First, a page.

Face-to-face meetings remain a key part of business, but travel restrictions could help the acceptance rates of virtual conferences as an alternative

It is widely accepted that face-to-face meetings are – and will remain – a key part of business. Put simply, they allow for clearer communication. In addition to being able to read facial expressions, body language, and inflection, in-person meetings often end up being more positive, and considered more credible than online or virtual conversations.

But with advances in technology now making it easier and cheaper to communicate and needs for businesses to consider the ‘value’ of travel to facilitate face-to-face meetings as part of sustainability strategies, there has been increasing pressure to reduce corporate travel to help the environment.

While most businesses have announced their commitment to the sustainability agenda, there is limited evidence that they are truly reducing their corporate travel spends. The current coronavirus COVID-19 outbreak has already forced the postponement and cancellation of meetings and events and the significant travel restrictions now limit international travel across much of the world.

This will provide a window into the world of digital events and virtual conferences for many businesses and could significantly advance adoption rates.

The rising impact of health concerns around the coronavirus is forcing organisations to reconsider, cancel or postpone their annual gatherings. But, application and review software platform, OpenWater, has highlighted how these physical conferences can be quickly converted to a virtual conference while the coronavirus continues to impact conferences, events and meetings.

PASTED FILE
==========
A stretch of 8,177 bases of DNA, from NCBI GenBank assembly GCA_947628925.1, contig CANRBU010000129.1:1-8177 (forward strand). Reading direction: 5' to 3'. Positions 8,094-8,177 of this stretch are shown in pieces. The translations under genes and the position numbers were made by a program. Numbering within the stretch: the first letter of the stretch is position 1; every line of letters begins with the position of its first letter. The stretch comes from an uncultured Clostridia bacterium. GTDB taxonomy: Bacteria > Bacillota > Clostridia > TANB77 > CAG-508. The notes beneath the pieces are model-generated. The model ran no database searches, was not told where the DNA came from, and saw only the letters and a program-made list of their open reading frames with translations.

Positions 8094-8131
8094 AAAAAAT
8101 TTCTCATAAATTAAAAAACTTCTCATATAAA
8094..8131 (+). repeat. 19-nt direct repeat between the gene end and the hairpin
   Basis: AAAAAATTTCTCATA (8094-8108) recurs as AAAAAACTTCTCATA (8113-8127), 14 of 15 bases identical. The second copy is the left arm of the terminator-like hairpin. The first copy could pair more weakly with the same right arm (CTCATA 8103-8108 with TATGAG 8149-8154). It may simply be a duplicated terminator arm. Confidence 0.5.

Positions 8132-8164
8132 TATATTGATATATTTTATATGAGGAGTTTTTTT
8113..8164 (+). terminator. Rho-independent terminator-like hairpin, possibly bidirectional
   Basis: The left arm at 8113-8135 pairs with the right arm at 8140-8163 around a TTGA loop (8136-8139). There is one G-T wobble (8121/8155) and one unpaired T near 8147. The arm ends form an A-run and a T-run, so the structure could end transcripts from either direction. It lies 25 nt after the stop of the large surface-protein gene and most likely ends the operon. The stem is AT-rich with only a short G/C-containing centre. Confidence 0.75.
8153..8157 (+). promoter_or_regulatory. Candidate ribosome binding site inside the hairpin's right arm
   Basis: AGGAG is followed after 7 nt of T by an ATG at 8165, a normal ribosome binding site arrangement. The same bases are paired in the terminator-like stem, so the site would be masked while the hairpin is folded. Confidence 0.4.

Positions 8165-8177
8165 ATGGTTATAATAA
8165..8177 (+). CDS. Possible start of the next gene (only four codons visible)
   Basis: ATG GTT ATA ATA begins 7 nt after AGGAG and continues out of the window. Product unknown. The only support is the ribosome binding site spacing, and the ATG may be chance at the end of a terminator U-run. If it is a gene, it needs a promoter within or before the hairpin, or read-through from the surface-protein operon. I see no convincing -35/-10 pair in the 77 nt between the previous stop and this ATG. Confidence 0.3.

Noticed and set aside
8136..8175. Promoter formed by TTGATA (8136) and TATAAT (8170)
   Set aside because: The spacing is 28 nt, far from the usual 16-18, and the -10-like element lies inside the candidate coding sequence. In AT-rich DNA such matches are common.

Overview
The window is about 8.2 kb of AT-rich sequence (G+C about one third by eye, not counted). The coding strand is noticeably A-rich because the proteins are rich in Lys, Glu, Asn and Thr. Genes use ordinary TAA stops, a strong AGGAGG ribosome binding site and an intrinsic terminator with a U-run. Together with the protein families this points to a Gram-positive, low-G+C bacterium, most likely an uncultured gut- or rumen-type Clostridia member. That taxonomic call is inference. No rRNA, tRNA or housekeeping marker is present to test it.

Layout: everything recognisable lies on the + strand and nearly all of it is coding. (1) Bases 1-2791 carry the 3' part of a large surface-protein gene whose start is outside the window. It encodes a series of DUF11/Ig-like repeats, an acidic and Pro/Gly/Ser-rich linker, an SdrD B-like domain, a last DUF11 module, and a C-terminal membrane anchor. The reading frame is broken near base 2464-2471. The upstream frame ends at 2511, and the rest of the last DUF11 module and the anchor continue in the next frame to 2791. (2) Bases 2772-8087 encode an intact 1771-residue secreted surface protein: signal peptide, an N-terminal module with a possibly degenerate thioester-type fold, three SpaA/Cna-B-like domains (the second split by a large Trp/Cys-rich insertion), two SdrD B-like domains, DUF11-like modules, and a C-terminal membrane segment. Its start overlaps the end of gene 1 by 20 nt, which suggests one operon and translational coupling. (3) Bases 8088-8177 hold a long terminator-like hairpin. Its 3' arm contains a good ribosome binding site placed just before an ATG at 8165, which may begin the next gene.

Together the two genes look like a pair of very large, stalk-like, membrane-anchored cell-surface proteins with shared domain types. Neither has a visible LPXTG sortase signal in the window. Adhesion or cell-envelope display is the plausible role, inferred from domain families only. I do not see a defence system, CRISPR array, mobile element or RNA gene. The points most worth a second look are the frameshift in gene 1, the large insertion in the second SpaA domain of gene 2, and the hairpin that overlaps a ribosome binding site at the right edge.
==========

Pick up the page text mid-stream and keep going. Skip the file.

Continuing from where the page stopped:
Its COVID-19 Emergency Guide is a downloadable guide and instructional video that shows step-by-step how a business can easily transition a physical event into a virtual event using Zoom, or similar meeting tools like GoToMeeting.

At a time that social distancing and working from home is become the new normal, as opposed to increasing risks to physical health or completely cancelling an event or meeting, virtual conferences mean that attendees can still benefit and view recordings from any session while keeping their sponsors happy by allowing them to have dedicated virtual sessions or incorporating them in the beginning or middle of a session.

“We know how important meetings and conferences are to the overall success of organisations each year,” explains Kunal Johar, CTO of OpenWater. “We know a face to face meeting is irreplaceable, however there are parts of a conference that can be salvaged, and we hope this guide gives a quick start to event managers who might be in a panic.”

OpenWater hopes that by following its guide, event managers can transition their event to be virtual in one day “with ease and without prior tech experience”. At the this time of uncertainty, attendees can “also be at peace knowing their health is protected,” it adds.

This is just one of many ways that the meetings and events community can continue to exist while travel restrictions remain in place and until public confidence reignites the demand for travel. The question is: will the enforced use of technology during this challenging period change the way we do business in the future? In our view, the answer is that while some might stick with the tech, it will not dilute the importance that remains with face-to-face networking.

Collaboration and conferencing tools have made the way we communicate super fast and convenient and will remain essential for conducting day-to-day business. But when it’s very important business, nothing is as effective as a face-to-face meeting! In fact a Harvard Business Review study says face-to-face requests are 34 times more likely to garner positive responses than emails. That’s a big difference!

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